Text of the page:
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DR. DON ROSE TALKS ABOUT THE TEARS THAT FOLLOW A SUCCESSFUL RADIO CAREER

KFRC San Francisco Radio WFIL PhiladelphiaDr. Don Rose was one of my radio heroes.

Not because he was so successful, but because he achieved his success by being himself on the air…and by remaining an incredibly nice, warm person even when he dominated the 4th largest market in the U.S. (In San Francisco, there was Dr. Don…and then there was everyone else.)

By the time of PD Grad School 2000, Dr. Don had retired from radio. He and Gary Owens graced us with a 2-person panel session called “The Radio Entertainer.”

This brief excerpt is from that session.

That’s one of the secrets that successful radio professionals don’t quite realize until they hang up their headphones:

No matter how successful they become, how many fans they have, how much they’re honored by their community or by the radio industry, the success — in some important ways, their very existence — is ephemeral.

When they retire, or when they suddenly discover there’s no place for them in radio any more, their fame fades quickly.

The good ones put as much dedication, sweat and hard work into their careers as does any other professional. But at the end of their careers, the successful architects can look back at the buildings that bear their imprints. The artists have their paintings. The authors have their books.

But the radio personalities? All we leave behind are the memories we helped to create for others.

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  • Glenn Garvin November 30, 2012, 9:12 am

    Well, you’re not totally correct.

    http://www.youtube.com/watch?v=6gCYQcyGZJA

  • Dan O'Day November 30, 2012, 10:36 am

    Of all the times I’ve been interviewed by newspapers, all but one misquoted me — included direct quotes of thing I never said.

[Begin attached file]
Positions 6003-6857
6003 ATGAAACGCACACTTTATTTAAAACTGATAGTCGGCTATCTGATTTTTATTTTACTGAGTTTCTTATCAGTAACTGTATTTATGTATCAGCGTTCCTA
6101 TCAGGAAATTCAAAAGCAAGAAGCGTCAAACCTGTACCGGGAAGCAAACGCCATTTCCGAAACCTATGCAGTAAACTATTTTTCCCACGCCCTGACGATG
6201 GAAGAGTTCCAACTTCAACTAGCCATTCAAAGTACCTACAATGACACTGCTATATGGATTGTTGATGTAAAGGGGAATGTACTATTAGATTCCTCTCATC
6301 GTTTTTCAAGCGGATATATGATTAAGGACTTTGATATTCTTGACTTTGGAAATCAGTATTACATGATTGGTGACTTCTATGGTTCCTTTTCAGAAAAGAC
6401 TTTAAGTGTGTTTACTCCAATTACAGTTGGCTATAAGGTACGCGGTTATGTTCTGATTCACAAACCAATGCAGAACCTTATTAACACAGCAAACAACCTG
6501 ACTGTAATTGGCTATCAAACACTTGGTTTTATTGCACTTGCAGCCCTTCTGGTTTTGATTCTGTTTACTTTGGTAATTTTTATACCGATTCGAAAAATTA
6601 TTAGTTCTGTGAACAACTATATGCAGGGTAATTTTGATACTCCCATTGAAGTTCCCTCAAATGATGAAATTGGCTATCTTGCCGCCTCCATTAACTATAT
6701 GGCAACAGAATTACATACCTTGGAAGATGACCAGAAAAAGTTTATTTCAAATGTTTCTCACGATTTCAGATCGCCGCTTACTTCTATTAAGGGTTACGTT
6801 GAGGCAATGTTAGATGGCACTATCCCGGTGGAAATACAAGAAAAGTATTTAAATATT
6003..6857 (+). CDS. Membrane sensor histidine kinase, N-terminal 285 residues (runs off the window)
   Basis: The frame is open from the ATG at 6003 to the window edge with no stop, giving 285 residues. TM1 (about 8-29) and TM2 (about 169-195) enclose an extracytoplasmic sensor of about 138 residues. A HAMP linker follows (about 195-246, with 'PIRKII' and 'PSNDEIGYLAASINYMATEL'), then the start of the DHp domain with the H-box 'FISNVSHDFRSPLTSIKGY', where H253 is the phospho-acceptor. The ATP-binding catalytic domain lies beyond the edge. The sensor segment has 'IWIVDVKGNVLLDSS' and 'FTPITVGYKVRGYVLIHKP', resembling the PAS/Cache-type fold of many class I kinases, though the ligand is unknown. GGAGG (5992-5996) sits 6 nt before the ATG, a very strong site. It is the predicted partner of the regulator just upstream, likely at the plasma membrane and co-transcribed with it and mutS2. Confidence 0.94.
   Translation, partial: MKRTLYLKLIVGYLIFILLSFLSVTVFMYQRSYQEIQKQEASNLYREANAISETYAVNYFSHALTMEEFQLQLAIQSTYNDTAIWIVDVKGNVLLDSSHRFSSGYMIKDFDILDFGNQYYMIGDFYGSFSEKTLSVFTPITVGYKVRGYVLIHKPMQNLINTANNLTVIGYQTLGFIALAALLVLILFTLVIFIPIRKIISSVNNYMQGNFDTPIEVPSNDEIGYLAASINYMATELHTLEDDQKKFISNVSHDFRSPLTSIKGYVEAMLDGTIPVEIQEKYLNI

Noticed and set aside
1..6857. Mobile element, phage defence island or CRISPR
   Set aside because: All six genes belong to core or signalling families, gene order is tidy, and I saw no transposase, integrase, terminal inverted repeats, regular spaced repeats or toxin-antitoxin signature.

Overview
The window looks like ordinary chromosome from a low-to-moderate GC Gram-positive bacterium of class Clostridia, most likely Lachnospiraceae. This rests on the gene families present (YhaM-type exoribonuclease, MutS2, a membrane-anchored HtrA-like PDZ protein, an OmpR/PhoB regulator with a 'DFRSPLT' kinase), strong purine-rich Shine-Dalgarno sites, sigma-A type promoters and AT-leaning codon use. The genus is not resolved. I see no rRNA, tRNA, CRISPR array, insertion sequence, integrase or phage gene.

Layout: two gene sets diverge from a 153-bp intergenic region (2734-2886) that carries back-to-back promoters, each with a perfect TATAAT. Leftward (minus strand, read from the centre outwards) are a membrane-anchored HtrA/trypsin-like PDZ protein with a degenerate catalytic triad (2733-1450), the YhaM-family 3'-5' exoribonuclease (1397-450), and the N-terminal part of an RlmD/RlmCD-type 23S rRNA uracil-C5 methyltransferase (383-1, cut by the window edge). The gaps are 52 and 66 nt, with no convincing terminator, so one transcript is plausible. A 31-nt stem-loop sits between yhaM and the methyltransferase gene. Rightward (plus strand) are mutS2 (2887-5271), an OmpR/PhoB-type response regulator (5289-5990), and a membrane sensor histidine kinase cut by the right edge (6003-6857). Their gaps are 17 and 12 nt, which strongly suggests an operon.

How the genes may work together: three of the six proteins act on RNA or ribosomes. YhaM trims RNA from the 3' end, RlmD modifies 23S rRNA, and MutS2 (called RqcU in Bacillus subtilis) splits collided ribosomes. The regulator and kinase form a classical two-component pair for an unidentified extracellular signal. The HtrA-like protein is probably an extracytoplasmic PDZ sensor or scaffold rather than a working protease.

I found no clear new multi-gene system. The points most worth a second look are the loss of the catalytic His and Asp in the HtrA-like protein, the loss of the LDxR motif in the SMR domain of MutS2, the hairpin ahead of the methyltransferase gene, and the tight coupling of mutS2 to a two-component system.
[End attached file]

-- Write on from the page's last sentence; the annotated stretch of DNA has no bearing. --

The Los Angeles Tines, New York Times, et al …All of them got it wrong. The only one to quote me with 100% accuracy: the student newspaper for Stanford University, when I was a jock in San Francisco.

    The student reporter was Glenn Garvin (the commenter above).

    Re: The “Cruisin'” series:

    1. They weren’t actual radio air checks. They were faked (um,
    “voice tracked”) in a recording studio.

    2. Anyone who sells a copy of that LP on eBay will make more from than Dr. Don did; he told me he was stiffed on the deal and never made as much as a penny from it.

  • Scott Snailham November 30, 2012, 7:42 pm

    That’s 99% of the people on the planet right now. Radio talent comes and goes based on popularity and technology. You don’t need a lot of humans anymore on the air. Celebrity voice tracking and computers acting as jukeboxes playing “60 minute music marathons” have replaced the need outside of a morning show.

    This is why I’m big on when you have a gig, are successful in whatever you consider success, ENJOY IT while it lasts. Life is too short to dwell on what might have been, if you’re better then someone else, or any of that BS that exists in the ego driven society that is media.

    Eventually your life will boil down to being 6 feet under and a obit in a local paper and a few memories from friends and family for most of us. Don’t waste it. Enjoy it!